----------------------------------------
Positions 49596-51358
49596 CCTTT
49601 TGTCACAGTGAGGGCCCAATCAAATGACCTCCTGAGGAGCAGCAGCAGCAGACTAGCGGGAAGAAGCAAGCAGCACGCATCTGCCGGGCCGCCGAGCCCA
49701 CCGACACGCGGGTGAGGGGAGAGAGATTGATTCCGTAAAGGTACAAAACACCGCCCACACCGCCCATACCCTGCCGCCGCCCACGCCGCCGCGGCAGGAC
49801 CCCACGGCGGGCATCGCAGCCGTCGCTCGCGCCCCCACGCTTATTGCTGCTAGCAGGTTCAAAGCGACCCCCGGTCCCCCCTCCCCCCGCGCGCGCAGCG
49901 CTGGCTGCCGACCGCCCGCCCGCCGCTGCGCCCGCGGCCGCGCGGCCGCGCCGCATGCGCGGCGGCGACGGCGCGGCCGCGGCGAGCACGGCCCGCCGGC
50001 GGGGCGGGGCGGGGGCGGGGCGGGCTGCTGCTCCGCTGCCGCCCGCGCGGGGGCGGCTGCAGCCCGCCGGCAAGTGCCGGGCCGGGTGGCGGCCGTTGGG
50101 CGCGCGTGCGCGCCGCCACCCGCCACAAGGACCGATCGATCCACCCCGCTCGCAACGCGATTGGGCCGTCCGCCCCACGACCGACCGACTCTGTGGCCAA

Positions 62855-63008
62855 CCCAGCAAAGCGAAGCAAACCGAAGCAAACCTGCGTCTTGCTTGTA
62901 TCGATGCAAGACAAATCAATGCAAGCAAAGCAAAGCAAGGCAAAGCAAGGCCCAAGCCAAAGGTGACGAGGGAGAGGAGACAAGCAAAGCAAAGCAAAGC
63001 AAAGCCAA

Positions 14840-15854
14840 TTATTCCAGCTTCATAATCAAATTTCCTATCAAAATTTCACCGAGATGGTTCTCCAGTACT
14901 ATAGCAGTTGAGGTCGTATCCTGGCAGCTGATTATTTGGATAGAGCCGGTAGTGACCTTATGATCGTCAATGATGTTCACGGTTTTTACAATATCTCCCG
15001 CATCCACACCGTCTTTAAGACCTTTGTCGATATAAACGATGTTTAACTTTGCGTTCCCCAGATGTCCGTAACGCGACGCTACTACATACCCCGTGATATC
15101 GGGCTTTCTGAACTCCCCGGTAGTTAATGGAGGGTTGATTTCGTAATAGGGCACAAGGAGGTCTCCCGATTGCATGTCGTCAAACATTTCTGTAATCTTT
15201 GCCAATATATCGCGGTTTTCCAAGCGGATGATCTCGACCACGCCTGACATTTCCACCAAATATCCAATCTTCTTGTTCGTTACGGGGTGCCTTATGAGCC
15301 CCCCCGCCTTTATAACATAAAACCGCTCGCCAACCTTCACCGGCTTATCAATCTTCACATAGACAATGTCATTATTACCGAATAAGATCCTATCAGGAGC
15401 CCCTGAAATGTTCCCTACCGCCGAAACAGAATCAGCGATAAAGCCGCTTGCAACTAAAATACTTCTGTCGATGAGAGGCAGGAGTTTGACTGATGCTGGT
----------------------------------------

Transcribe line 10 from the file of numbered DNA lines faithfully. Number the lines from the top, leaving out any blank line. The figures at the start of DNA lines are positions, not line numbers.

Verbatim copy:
62855 CCCAGCAAAGCGAAGCAAACCGAAGCAAACCTGCGTCTTGCTTGTA